EGYPT AND CHANGE January 28, 2011Posted by wmmbb in Modern History.
The world is about to change, or has changed. The protests in the streets of Egypt are that significant. We will more fully understand there success of failure in at least six months, or a year or ten years time.
As Paul Woodward observes at War in Context:
Democracy is not the United State’s gift to the world and it will not be acquired under American tutelage. Real democrats don’t bankroll dictatorships.
The repressive power of the Egyptian state is still considerable no doubt but the pervasive sense of fear has now gone and it seems that people are spontaneously participating in the uprising. There were reports that Twitter was was taken down. The problem for the power elite in Egypt now is that the more people they kill, the more they imprison, the more the uprising will be empowered.
If so, the United States and its allies in the Middle East have been caught on the wrong side of history. One imagines that Saudi Arabia will remain as the shinning light on the hill and that Riyahd will be the sanctuary of scoundrels – for where else are they to go, since Afghanistan and Yemen are not now as inviting as they once might have been? The fall of Egypt – if that is the outcome – means the end of the blockade of Gaza.
The wars to supposedly contain terrorism continue with their cruel, inhuman impact in Iraq, Afghanistan, Yemen and where ever the barbarous technology of war can extend.And yet such war, and the warfare state that underpins it costs a package. And so the democratic revolution may blowback – which seems highly unlikely.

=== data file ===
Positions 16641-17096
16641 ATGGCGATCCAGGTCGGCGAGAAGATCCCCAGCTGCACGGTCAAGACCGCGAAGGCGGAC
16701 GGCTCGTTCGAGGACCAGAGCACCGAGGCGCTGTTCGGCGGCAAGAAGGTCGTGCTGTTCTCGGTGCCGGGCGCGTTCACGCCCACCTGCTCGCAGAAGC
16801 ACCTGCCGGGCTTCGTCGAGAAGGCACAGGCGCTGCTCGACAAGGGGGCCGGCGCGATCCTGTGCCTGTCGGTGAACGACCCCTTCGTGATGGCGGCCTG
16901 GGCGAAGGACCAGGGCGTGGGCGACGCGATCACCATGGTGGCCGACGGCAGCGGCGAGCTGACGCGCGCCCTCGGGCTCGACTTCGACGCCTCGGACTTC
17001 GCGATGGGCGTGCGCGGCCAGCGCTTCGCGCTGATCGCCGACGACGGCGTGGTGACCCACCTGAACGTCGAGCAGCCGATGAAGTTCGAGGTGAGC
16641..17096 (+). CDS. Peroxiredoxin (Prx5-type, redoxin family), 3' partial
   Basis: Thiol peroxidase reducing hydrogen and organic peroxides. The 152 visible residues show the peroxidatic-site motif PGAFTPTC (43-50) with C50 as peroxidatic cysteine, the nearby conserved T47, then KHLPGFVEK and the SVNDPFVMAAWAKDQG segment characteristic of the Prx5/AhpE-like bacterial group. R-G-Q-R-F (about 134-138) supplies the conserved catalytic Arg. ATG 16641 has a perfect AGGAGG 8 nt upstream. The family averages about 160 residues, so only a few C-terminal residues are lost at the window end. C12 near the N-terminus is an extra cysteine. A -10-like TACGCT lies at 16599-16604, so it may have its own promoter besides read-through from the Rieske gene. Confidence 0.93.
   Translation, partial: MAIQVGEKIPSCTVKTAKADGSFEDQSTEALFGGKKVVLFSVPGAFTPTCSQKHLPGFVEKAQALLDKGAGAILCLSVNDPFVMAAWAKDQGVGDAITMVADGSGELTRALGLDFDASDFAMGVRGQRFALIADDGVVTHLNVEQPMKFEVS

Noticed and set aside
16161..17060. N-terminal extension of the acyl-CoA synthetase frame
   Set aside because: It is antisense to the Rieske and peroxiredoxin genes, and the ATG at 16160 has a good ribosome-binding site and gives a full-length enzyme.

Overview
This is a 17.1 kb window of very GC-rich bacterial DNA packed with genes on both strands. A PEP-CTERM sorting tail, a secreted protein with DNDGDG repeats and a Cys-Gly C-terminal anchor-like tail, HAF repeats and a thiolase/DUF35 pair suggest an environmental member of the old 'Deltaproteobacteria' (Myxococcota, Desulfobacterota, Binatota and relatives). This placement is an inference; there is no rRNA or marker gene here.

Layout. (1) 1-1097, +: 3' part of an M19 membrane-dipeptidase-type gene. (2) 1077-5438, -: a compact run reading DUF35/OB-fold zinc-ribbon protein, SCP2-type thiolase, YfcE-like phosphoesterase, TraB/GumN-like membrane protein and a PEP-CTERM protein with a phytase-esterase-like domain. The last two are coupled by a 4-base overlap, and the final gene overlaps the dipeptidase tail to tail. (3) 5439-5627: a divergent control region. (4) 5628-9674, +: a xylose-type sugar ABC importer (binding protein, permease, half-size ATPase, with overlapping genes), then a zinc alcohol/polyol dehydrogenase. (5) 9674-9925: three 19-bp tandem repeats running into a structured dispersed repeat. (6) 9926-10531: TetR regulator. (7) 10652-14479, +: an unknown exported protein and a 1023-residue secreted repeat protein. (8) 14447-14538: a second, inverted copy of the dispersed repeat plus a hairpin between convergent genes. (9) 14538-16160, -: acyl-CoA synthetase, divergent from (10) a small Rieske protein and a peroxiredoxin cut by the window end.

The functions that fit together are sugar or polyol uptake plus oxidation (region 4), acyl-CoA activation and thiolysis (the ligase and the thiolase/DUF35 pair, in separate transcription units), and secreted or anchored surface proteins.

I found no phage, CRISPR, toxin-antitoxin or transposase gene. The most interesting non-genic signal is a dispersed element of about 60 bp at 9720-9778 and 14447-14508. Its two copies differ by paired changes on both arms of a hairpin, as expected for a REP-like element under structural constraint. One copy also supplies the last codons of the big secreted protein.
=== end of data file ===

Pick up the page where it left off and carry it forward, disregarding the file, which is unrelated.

Still the conjunction of place, time and events knows no bounds, and the likelihood that events anywhere on the planet influence one another in unexpected ways.
Suppose the forces of repression win. What then? The truth of the power relationships of domination and control, despite the happy talk of democracy will be clear for anyone with eyes to see.
The BBC reports that protesters have taken to the streets for the fourth day. Irony upon ironies the warfare system is faced with a democratic revolution that seems to spontaneously spreading throughout the Arab World, from Algeria to Yemen.
We are not hearing the refrain – although given the media world idiocy can hardly be kept in check for too much longer – “they hate us for our liberties (which we used to have).
The situation is unfolding in real time. The army has been introduced into Suez and Alexandria, greeted by cheering protesters, and indicating that the Mubarak repressive agencies have lost control. The headquarters of the Democratic Union is on fire in Cairo. There must be stages in the development of a revolution, and this is one of them. Do we see Napoleon step forward, or an eventual democratic government in control.